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VINTAGRAPH • WPA • WWII • STAY ONE JUMP AHEAD OF TROUBLE, 1945

The Carpenters: 1921

The Carpenters: 1921

Washington, D.C., circa 1921. "Junior high school shop." The same school as Monday's art class. Harris & Ewing Collection glass negative. View full size.

 

"Industrial Arts"

Was what our class was called in 1954. I remember building my mother a metal sugar scoop and a wooden book holder that she used for 40 years. I never used the table saw, but we had a guy that cut a finger off once. He must have liked the attention he got from this accident, because he cut off two more over the two years that he took shop.

Mr. Belcher

My shop teacher in 1948 once said to me, "Joe, Plastic Wood is for mistakes in the wood, not your mistakes." The shop was much like the one shown. All hand tools, varnish and shellac, and animal glue.

Forty-six

years ago, our junior high shop class made shoeshine boxes. Mine is still in the basement at my parents' house, unused, after lo these many years.

Skills going overseas

It's sad that vocational classes are getting smaller all the time with many schools not offering them anymore. Now kids learn computer and video games. They are not encouraged to work with their hands anymore. When I went to school, shop class was my favorite.

Observations from a pro woodworker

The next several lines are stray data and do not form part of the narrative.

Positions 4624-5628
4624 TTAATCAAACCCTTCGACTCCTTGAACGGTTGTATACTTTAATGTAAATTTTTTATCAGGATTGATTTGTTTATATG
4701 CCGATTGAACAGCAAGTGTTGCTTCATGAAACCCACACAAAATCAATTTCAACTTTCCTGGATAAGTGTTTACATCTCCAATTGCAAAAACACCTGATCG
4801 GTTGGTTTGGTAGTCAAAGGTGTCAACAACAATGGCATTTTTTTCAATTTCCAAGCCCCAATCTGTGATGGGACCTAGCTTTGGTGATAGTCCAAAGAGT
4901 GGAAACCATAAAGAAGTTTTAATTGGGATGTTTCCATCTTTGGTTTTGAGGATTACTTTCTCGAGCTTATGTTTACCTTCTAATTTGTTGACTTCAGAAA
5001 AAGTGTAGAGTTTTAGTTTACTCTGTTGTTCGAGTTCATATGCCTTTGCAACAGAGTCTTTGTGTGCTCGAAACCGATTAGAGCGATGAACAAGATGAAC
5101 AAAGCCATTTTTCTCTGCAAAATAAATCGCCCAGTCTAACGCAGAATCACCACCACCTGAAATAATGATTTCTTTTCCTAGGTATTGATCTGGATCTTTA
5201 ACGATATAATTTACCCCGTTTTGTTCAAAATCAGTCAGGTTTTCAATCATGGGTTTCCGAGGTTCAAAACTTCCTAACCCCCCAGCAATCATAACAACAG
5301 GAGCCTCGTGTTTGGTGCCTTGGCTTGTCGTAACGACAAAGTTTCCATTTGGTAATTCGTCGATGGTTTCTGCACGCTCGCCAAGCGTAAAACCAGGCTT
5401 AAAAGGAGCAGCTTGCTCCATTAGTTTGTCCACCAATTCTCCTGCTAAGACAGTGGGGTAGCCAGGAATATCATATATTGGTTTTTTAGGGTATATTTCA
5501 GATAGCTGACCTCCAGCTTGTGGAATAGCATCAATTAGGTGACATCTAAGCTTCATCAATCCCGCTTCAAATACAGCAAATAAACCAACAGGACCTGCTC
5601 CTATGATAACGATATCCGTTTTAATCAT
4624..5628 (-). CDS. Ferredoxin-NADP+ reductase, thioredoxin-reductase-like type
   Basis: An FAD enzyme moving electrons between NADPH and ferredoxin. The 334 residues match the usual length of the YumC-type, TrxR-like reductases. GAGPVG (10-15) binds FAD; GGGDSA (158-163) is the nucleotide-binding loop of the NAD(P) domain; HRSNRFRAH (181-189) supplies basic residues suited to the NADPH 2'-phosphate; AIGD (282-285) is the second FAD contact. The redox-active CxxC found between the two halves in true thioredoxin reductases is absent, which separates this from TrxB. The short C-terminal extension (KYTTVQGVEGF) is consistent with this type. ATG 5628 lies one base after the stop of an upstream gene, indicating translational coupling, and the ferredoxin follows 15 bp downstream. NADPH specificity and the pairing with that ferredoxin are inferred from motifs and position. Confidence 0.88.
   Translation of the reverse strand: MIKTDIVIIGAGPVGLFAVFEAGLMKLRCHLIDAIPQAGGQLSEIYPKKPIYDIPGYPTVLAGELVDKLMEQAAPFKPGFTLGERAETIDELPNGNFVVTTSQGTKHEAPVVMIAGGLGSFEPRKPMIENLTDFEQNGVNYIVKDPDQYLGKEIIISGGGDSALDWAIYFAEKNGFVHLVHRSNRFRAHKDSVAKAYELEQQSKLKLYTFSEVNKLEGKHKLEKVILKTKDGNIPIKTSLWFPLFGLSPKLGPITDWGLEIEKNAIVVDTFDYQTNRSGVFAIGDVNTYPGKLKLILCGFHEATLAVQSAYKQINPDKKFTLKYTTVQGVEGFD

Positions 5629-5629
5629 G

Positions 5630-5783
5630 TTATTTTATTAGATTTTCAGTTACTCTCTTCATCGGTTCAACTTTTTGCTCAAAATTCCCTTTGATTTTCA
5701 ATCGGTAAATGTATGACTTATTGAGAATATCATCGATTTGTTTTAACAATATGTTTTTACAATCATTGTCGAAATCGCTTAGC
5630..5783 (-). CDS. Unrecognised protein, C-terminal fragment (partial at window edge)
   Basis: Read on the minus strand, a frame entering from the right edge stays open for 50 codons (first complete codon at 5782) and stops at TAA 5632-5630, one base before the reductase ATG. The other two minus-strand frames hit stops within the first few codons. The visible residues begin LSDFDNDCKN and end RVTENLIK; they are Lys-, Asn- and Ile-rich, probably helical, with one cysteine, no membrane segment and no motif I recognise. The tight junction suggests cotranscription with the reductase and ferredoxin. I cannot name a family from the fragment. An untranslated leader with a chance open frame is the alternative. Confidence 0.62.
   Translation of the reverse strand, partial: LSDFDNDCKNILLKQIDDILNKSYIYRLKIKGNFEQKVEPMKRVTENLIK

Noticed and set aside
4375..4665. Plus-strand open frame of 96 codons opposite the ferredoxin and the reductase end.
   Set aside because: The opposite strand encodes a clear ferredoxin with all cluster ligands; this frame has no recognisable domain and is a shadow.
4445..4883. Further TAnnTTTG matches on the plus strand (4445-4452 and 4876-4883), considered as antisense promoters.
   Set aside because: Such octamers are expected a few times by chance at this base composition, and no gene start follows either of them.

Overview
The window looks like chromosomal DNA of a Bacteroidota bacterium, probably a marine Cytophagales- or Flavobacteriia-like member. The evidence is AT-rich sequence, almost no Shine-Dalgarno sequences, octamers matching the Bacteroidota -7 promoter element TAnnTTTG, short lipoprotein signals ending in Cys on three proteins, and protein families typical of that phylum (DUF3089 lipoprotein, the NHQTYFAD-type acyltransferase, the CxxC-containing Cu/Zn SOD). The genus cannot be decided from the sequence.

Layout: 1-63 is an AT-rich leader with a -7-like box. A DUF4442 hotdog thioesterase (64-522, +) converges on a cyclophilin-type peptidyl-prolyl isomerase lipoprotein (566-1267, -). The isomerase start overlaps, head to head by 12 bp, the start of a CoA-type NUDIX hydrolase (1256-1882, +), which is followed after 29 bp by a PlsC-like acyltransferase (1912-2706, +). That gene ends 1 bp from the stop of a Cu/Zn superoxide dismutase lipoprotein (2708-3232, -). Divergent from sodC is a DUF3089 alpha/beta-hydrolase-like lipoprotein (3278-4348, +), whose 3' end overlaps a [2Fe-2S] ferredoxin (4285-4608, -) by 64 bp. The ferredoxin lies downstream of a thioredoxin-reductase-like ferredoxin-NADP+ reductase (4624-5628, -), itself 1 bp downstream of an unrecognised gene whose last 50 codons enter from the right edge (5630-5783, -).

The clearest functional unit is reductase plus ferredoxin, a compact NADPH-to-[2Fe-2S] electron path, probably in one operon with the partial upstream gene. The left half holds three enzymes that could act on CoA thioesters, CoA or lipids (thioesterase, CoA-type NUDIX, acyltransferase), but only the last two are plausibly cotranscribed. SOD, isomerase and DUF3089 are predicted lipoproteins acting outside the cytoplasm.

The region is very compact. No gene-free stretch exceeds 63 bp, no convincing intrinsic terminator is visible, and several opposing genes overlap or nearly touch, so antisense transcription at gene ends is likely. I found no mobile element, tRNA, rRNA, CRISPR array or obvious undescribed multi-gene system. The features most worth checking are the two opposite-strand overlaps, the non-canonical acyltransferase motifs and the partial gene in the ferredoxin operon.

Not a power tool in sight!

Note the planes all laid on their sides...a good teacher in that class. This keeps the irons from resting on surfaces that might dull them.

Ties...yes. We wore ties to high school in the early 1960s; it was a Quaker prep school in Rhode Island. The shop teacher was my track coach, and the
wood shop building was just beautiful; I'd love to own it for a work shop now!

There's nothing like a good grounding in hand tool use and safety to make you really understand what power tools can do...and what they can't do.

Rick Turner, guitar maker

A boy and his vise

That's all I'm going to say.

Nyuk, nyuk

Looks like the nearest boy doing the planing is about to get a 2x4 to the back of the head, Three Stooges style.

Brings Back Memories

Boy does that picture bring back memories of Freshman Shop Class in 1954. The tables are almost identical to the ones I used that year. The sink in the corner looks the same. We had paper towels in 1954 but I didn't know there were paper towels in 1921. I would say my classmates and I didn't wear ties to class. We did wear shop aprons however. Oh, yes, I can smell the varnish now.

No more shop

My college friend has been a shop teacher for 35 years and is retiring in June. His school district is eliminating all the shop classes to save money.

Well Lit Shop

It seems that concept of Junior High schools were first introduced to Washington in the early 1920s. Unlike the new buildings discussed below, the pictured room appears to be a converted classroom. I can't find any information on "Mr. Coomb". [My Jr. High shop class (in the 1970s) was in the basement under the gymnasium.]


Washington Post, May 7, 1922

New Junior Highs to be Entirely Above the Ground

Plans for the MacFarland and Langley junior high schools are rapidly nearing completion. ... Shops that will in reality be shops where the mechanical arts may be taught to the best advantage and a combination gymnasium and auditorium are among the features the two schools will contain.